Child-care issues move to political forefront as both parties position for midterms

Paid leave and access to child care are surging to the top of the nation’s political debate as Democrats and Republicans seek to win votes and advance policies to address the economic struggles of families trying to raise children and hold jobs.

A high-profile White House “working families” summit today will focus on issues such as child care, paid family leave and equal pay between men and women. Politicians in both parties are also rolling out new parental leave and child-care legislation amid predictions that such issues will be prominent in the 2014 midterm and 2016 presidential campaigns.

Paid leave and child care are emerging as centerpiece issues for many Democrats, part of their broader attempt to portray Republicans as hostile to issues important to women. President Obama said last week that “we probably have as bad a child-care safety net as any developed country,” and today he is expected to seek commitments from companies to do more on parental leave and flexibility for workers with families.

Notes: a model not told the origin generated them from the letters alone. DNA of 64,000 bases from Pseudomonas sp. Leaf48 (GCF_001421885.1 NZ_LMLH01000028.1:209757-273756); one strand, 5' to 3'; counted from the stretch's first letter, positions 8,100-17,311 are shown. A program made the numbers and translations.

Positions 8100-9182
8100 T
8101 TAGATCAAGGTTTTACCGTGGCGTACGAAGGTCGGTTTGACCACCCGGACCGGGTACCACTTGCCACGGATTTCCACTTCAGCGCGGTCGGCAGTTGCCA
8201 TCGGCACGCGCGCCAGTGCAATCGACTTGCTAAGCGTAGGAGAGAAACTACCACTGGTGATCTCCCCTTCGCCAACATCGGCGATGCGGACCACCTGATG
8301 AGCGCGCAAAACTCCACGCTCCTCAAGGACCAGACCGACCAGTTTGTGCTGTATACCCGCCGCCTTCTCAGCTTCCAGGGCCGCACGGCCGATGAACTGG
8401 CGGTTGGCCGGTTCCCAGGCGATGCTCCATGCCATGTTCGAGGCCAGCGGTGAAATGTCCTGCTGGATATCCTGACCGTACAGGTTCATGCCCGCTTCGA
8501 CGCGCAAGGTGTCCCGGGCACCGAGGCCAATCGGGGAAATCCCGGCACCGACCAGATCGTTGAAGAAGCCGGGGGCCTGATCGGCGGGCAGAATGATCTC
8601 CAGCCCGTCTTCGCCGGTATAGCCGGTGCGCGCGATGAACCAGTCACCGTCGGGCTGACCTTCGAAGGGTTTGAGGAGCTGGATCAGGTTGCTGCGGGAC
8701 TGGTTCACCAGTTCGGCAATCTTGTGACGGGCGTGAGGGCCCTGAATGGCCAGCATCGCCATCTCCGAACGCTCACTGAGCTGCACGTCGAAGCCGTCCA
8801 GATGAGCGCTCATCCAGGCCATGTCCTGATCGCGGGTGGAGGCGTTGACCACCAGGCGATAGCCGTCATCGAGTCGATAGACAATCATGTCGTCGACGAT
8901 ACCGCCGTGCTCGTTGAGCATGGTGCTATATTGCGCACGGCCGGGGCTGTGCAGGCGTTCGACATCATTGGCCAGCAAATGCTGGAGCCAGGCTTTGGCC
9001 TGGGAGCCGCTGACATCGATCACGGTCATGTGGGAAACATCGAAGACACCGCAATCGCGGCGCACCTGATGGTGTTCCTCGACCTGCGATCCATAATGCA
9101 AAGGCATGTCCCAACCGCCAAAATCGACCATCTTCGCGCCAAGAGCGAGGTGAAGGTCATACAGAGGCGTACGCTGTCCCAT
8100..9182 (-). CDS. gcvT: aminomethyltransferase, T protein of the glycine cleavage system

Potential 2016 presidential candidate Hillary Clinton this month endorsed guaranteed paid leave, although she said it would take time before the federal government could move forward on the idea. Clinton allies said the issue would be a central plank of any future campaign.

Republicans, meanwhile, are pushing for additional tax breaks for working parents and other family-friendly proposals in hopes of attracting support from independents and Democrats.

Senate Minority Leader Mitch McConnell, a Kentucky Republican, introduced a bill last week that would allow parents to take a deduction for a home office even it if has a baby crib in it. Sen. Rand Paul, a Kentucky Republican, another likely presidential candidate, has signed on to legislation drafted by Sen. Kirsten Gillibrand, a New York Democrat, promoting a child-care tax break.

Paul said by email that the legislation “would give more people access to child-care so they can work or seek job training.”

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